The fuel tank is responsible for holding the gas or diesel that runs the vehicle. Obviously, this job is very important. On top of being extremely inconvenient, a leaking or faulty fuel tank is downright hazardous. Gas vapor is a big contributor to smog, and will ignite easily in the right concentration. Liquid gas is flammable (and should be cleaned up whenever it’s spilled), but it is still much more stable than vaporized gas. For these reasons, fuel tanks need to be reliable and have to last a significant amount of time. Modern cars have fuel tanks made of lightweight plastic materials. What a tank is made out of is a big factor in the lifespan of the fuel tank.
What are fuel tanks made out of?
Car manufacturers have been using coated steel fuel tanks in vehicles since the early days of automotive production. A tin-lead coating prevents corrosion and ensures the tank will last for years. For applications where weight was a concern, aluminum serves as a good alternative to steel. For the last couple of decades, the use of HDPE (high-density polyethylene) has been gaining in popularity.
HDPE is a type of plastic that is strong, durable, and resistant enough to shock and extreme temperatures to be used for such a crucial part. Because HDPE is so malleable and flexible when it is warm, it can be formed into very complex shapes to perfectly fit wherever there is space under the car. This means manufacturers can place the tank in a spot that is more resistant to puncturing in the event of an accident. Since there are no seams in the tank, there are no weak points that may break if the tank flexes.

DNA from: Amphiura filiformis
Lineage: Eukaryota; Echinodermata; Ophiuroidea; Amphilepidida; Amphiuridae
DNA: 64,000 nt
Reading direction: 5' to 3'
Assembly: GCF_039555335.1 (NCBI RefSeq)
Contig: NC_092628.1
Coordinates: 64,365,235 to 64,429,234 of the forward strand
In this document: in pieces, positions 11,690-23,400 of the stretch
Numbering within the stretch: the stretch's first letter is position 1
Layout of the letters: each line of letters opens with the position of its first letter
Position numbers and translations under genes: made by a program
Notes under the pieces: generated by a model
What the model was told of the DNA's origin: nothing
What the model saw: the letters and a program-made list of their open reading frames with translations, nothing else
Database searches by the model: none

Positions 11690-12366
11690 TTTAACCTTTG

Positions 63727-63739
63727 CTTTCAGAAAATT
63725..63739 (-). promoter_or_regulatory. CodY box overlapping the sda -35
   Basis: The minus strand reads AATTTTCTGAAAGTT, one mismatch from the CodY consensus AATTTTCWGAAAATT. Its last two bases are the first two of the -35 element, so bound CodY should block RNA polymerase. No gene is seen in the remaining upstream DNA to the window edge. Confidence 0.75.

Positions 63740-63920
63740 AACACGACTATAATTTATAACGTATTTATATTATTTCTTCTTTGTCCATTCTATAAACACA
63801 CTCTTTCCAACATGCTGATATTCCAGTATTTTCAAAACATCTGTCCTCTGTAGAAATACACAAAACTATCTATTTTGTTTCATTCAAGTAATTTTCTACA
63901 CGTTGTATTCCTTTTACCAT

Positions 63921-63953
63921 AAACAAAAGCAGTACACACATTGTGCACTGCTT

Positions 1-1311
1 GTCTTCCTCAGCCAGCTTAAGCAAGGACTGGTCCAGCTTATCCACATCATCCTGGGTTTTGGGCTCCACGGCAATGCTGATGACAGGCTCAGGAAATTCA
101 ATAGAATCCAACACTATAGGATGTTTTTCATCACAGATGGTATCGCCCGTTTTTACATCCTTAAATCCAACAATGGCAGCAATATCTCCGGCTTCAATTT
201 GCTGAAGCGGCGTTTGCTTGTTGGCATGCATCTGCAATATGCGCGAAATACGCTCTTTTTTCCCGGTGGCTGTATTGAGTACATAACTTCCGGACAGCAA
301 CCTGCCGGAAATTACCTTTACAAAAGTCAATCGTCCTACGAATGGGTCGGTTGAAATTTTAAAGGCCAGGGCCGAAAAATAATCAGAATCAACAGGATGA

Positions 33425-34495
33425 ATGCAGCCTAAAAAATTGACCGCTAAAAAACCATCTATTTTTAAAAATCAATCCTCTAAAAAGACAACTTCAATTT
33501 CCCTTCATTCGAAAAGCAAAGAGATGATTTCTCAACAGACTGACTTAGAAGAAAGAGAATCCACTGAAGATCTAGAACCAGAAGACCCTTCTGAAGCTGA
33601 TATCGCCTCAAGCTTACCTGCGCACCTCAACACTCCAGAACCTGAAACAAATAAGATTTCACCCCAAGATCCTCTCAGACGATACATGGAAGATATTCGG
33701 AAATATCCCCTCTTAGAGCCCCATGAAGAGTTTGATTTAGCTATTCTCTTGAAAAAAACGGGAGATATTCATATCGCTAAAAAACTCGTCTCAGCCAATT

How long does each type last?
For metal fuel tanks, the minimum that manufacturers aim for is 10 years of use. Now there will be some variance in how long each material might last individually, either coated steel or aluminum, but unless there is some external damage done to the tank then it will last at least a decade. Some tanks last for decades, so metal tanks only need to be replaced if they are damaged or if they have corroded severely.
HDPE fuel tanks can potentially last a very long time, as the plastic is not prone to corroding and can flex slightly when put under pressure. HDPE itself was developed specifically to contain harsh chemicals and is used to hold chemicals significantly more dangerous than gasoline, so in that respect tanks made of HDPE are over-engineered. Durability wise, they will last at least 10 years with the average being above that. The worst enemy of HDPE is shock and extreme temperature, but the material is durable enough to deal with average wear and tear.